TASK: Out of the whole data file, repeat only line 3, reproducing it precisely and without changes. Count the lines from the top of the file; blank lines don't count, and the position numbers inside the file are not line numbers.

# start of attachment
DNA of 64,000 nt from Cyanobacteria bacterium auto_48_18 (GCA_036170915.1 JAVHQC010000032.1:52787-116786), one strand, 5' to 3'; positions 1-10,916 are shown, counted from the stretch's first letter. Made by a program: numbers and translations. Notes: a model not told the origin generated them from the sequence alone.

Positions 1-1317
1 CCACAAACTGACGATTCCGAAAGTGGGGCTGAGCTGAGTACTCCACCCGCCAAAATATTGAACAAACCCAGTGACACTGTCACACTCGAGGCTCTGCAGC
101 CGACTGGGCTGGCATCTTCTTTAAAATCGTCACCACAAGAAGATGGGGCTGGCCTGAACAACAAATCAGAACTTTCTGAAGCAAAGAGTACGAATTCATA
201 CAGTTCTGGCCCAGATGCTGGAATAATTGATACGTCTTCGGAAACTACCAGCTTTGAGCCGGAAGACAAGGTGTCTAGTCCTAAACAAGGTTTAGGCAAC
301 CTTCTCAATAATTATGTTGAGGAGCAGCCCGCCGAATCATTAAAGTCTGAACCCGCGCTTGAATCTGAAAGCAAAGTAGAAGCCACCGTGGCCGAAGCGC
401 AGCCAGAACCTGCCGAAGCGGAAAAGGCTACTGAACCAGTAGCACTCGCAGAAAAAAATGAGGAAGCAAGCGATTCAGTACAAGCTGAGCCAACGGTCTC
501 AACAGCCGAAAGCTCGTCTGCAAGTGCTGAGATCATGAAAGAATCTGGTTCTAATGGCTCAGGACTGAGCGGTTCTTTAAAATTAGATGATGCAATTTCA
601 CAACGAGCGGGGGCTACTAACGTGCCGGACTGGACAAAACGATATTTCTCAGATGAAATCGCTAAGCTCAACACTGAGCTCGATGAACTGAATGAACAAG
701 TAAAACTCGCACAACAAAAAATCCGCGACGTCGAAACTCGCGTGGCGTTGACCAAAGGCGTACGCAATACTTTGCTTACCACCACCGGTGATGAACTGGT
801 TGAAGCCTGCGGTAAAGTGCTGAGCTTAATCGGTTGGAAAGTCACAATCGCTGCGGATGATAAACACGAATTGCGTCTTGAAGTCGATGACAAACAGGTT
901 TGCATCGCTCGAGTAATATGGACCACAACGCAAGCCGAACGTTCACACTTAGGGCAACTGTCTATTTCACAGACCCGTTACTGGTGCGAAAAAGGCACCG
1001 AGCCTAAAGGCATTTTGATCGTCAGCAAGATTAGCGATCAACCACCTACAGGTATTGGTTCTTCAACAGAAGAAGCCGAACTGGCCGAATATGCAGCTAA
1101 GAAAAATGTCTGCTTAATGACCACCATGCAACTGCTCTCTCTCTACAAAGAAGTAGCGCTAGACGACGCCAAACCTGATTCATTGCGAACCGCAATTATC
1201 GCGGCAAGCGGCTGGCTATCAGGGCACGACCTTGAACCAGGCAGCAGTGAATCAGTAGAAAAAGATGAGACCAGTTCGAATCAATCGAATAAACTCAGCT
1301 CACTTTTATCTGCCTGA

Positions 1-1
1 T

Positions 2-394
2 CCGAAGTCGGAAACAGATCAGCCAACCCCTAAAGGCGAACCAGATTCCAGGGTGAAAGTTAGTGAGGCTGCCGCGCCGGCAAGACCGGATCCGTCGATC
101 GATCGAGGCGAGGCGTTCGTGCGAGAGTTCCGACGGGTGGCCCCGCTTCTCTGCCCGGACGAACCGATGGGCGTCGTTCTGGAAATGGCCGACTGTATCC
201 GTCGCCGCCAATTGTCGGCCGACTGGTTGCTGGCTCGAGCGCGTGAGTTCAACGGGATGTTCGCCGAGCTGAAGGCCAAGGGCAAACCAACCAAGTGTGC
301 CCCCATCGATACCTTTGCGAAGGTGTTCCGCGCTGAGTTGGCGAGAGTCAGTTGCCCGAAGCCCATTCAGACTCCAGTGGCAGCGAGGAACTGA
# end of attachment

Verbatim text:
1 CCACAAACTGACGATTCCGAAAGTGGGGCTGAGCTGAGTACTCCACCCGCCAAAATATTGAACAAACCCAGTGACACTGTCACACTCGAGGCTCTGCAGC